Rail disruption between Edinburgh and London due to train cracks ‘likely to be going on for a number of weeks’

Rail services between Edinburgh and London are being disrupted for a third day due to cracks in trains – and the issue is expected to continue for weeks.

London North Eastern Railway (LNER), one of the affected operators, posted a message on Twitter stating the issue is “likely to be going on for a number of weeks”.

Hitachi Class 800 trains were withdrawn from service on Saturday for safety checks after cracks were discovered in part of the chassis of several trains.

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LNER is running a reduced service on the East Coast Main Line, which runs between London King’s Cross and Edinburgh via Peterborough, York and Newcastle.

Great Western Railway (GWR) advised passengers with tickets for long-distance journeys on Monday “not to travel” as there was “no service or an extremely limited service” between London Paddington and Bristol Temple Meads, Swansea, Penzance, Hereford and Cheltenham Spa.

The Government called on the rail industry to “urgently set out a comprehensive plan” to resolve the disruption.

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Rail minister Chris Heaton-Harris asked Hitachi – which builds and maintains the Class 800 trains – to identify the extent of the cracking and “whether carriages can still run safely” despite the issue, the Department for Transport said.

Disruption to rail services due to cracks in trains is expected to continue for weeks.Disruption to rail services due to cracks in trains is expected to continue for weeks.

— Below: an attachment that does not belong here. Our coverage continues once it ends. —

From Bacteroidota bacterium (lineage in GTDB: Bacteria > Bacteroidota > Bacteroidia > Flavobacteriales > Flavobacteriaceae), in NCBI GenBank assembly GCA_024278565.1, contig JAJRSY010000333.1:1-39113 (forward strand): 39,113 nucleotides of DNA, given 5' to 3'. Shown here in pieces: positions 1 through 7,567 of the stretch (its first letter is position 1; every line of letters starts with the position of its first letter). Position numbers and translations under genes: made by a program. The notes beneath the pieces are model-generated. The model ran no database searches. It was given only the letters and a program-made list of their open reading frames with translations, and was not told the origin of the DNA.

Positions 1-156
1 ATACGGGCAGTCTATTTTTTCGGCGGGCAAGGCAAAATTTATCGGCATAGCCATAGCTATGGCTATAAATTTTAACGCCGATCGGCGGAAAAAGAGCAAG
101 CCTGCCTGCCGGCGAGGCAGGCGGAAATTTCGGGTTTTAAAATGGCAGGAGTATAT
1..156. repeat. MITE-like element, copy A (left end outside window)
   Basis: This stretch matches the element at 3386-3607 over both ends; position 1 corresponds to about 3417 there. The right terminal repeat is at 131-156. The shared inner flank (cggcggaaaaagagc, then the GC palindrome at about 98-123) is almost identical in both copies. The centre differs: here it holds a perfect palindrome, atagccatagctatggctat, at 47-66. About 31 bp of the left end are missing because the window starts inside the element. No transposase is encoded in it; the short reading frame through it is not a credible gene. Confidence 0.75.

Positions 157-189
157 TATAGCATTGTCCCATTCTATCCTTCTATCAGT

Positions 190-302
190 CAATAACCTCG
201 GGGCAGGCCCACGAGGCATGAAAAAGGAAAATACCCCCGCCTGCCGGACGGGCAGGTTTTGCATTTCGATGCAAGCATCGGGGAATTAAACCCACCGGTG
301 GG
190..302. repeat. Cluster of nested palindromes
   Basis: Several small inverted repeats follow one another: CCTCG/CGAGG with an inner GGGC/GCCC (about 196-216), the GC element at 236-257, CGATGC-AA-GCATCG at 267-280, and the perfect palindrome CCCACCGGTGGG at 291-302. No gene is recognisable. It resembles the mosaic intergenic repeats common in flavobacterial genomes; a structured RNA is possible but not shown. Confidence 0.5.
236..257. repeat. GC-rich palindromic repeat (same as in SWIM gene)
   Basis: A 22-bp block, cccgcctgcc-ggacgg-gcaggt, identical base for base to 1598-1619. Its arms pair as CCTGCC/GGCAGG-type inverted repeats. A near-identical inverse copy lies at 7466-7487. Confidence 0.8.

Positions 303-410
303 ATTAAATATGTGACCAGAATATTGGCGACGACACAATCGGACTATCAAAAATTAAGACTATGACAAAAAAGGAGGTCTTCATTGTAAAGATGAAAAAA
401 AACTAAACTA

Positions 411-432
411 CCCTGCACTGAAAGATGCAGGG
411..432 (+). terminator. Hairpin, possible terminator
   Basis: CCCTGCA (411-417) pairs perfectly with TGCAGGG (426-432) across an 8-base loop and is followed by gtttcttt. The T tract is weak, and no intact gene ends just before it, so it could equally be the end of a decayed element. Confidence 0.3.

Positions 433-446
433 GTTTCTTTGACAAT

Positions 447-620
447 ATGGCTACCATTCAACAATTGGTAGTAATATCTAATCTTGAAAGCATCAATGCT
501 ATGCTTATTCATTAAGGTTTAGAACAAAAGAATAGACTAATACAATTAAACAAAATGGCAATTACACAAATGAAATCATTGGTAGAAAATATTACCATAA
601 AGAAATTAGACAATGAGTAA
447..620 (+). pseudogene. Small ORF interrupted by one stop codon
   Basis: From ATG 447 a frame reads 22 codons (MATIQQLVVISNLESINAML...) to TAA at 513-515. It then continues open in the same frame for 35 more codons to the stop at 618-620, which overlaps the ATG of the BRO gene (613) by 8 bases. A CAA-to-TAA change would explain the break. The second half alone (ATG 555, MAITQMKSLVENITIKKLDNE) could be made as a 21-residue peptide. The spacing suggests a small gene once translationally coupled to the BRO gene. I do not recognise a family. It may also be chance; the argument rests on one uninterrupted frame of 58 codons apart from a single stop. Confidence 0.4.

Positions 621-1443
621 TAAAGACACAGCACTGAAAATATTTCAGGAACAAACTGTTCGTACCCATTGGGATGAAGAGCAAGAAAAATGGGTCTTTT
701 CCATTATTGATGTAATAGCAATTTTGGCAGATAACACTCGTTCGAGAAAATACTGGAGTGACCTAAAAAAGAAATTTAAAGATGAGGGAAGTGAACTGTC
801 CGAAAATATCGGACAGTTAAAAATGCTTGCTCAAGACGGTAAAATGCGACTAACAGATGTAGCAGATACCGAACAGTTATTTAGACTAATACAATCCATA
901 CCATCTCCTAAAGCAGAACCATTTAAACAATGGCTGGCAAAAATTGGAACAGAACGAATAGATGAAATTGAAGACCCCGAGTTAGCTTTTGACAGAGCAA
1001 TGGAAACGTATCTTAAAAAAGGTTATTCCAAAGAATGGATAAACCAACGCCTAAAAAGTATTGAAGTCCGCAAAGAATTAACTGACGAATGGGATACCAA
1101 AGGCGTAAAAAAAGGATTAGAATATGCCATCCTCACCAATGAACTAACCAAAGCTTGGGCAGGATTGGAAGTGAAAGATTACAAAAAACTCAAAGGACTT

Disruption to rail services due to cracks in trains is expected to continue for weeks.

He also also urged the industry to manage capacity by using “alternative trains” on the affected routes and delivering a “clear rail replacement schedule” using buses and coaches.

A spokesman for Hitachi said the cracks are on lifting points under train carriages, which are used during maintenance.

He continued: “Safety is our number one priority and as a precaution this continues to impact the number of trains that can run in service.

“We acknowledge the Government’s clear direction regarding the forward repair plan and our teams continue to work day and night with the ORR, operators and independent experts.

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Robert Nisbet, director of nations and regions at industry body the Rail Delivery Group, said if inspected trains are found to have “tiny cracks” then replacement trains may be deployed while repairs are carried out.

Asked if he knows how long the disruption is likely to last, he told BBC Radio 4’s Today programme: “No, I can’t put an exact time on it and that is purely because we are going through the process and taking it extremely seriously.”

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